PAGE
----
The mother holds the hand of the child. But it is the child who has to walk, and he does so. Neither the one who is dragged nor the one who drags can be happy. Likewise God says, "My divine children, in your inner life, I give you inspiration. It is you who have to aspire with the purest heart to reach the Golden Beyond."6

Further reading: How to start meditating

Contemplation

If we are concentrating on God, we may feel God right in front of us or beside us. When we are meditating, we are bound to feel Infinity, Eternity, Immortality within us. But when we are contemplating, we will see that we ourselves are Infinity, Eternity, Immortality. Contemplation means our conscious oneness with the Infinite, Eternal, Absolute. In contemplation we discover ourselves. When we contemplate, Creator and Creation become one. We become one with the Creator and see the whole universe at our feet, the whole universe inside us. At that time, when we look at our own existence, we don't see a human being. We see something like a dynamo of Light, Peace and Bliss. 7

Further reading: Contemplation

Sri Chinmoy meditates in front of the Daibutsu Buddha at Kamakura, Japan

Sri Chinmoy meditates in front of the Daibutsu Buddha at Kamakura, Japan

Common questions and answers

Question: How can we know whether we are meditating well or not?

Right after our meditation, if we have a good feeling for the world, then we know our meditation was good. If we see the world in a loving way in spite of its imperfections, if we can love the world even while seeing its teeming imperfections, then we know that our meditation was good. And if we have a dynamic feeling right after meditation, if we feel that we came into the world to do something, to become something, this indicates that we have done a good meditation. This feeling that we have to do something does not mean that we are feeding our human ambition. No! The moment we try to feed our ambition, it will entangle us like a serpent. What we have come into the world to do is what God wants us to do.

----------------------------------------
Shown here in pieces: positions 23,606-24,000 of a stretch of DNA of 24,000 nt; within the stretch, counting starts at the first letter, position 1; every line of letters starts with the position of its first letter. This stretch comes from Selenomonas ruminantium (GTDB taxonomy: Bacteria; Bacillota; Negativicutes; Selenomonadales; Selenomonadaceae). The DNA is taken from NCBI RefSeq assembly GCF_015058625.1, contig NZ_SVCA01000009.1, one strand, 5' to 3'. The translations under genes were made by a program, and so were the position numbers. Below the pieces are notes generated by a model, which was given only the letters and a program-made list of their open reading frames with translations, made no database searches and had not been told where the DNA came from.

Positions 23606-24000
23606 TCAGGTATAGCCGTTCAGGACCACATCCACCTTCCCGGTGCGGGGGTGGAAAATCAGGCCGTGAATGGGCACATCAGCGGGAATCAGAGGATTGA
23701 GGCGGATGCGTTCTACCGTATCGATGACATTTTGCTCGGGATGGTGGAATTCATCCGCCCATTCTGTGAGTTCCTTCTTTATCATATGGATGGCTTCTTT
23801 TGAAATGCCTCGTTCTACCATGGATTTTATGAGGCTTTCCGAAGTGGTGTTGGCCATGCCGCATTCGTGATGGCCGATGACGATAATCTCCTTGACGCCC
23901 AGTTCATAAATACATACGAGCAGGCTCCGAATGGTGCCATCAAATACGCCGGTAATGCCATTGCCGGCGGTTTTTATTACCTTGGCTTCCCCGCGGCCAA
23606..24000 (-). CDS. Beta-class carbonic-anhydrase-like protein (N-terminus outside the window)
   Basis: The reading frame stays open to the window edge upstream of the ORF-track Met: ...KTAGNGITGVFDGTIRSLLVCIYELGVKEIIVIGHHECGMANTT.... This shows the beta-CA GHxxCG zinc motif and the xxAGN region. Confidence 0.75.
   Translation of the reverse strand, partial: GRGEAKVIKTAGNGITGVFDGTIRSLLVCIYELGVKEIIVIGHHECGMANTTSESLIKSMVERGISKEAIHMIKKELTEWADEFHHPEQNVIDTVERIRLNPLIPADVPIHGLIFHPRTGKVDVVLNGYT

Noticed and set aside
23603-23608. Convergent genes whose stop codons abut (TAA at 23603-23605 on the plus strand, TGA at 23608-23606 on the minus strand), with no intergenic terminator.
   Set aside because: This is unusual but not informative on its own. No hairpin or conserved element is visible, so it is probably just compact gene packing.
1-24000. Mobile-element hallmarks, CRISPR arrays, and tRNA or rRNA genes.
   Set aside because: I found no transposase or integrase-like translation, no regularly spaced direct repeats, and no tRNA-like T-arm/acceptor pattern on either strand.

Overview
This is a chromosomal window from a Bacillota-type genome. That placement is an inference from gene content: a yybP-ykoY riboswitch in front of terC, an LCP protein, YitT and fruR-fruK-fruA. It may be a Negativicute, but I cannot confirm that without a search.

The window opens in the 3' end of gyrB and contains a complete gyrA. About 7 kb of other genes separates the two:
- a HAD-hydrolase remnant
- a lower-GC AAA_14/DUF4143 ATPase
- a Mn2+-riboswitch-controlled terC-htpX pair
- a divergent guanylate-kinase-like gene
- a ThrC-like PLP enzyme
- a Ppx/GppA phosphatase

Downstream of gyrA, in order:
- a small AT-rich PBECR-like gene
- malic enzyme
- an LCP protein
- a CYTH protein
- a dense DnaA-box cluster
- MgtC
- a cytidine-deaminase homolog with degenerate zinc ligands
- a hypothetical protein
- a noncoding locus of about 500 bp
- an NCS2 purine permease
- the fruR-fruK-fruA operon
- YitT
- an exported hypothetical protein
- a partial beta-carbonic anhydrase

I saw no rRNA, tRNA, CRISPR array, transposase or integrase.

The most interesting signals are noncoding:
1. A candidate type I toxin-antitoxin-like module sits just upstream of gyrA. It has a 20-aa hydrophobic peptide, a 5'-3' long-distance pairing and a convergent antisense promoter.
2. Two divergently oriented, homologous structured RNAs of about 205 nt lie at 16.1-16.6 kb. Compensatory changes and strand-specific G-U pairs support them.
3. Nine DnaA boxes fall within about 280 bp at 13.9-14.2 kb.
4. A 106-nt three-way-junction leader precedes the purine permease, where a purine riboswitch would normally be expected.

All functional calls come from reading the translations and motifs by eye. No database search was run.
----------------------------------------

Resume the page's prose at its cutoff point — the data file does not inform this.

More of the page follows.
But the easiest way to know if we have had a good meditation is to feel whether Peace, Light, Love and Delight are coming to the fore from within. Each time Light comes forward, or Love comes forward, or Peace or Delight comes forward, the whole body will be surcharged with that divine quality. When we have this experience we know that we have done a very good meditation. 8

Further reading: Am I meditating well?


  1. Sri Chinmoy, Twenty-Seven Thousand Aspiration-Plants, Part 19, 1983.

  2. Sri Chinmoy, Meditation: God's Duty and man's beauty, Agni Press, 1974

  3. Sri Chinmoy, Canada aspires, Canada receives, Canada achieves, part 1, Agni Press, 1974]]

  4. Sri Chinmoy, Experiences of the Higher Worlds, Agni Press, 1977

  5. Sri Chinmoy, Meditation: humanity's race and Divinity's Grace, part 2, Agni Press, 1974

  6. Sri Chinmoy, A Sri Chinmoy primer, Agni Press, 1974, Agni Press, 1974

  7. Sri Chinmoy, Meditation: humanity's race and Divinity's Grace, part 2, Agni Press, 1974

  8. Sri Chinmoy, Meditation: humanity's race and Divinity's Grace, part 2, Agni Press, 1974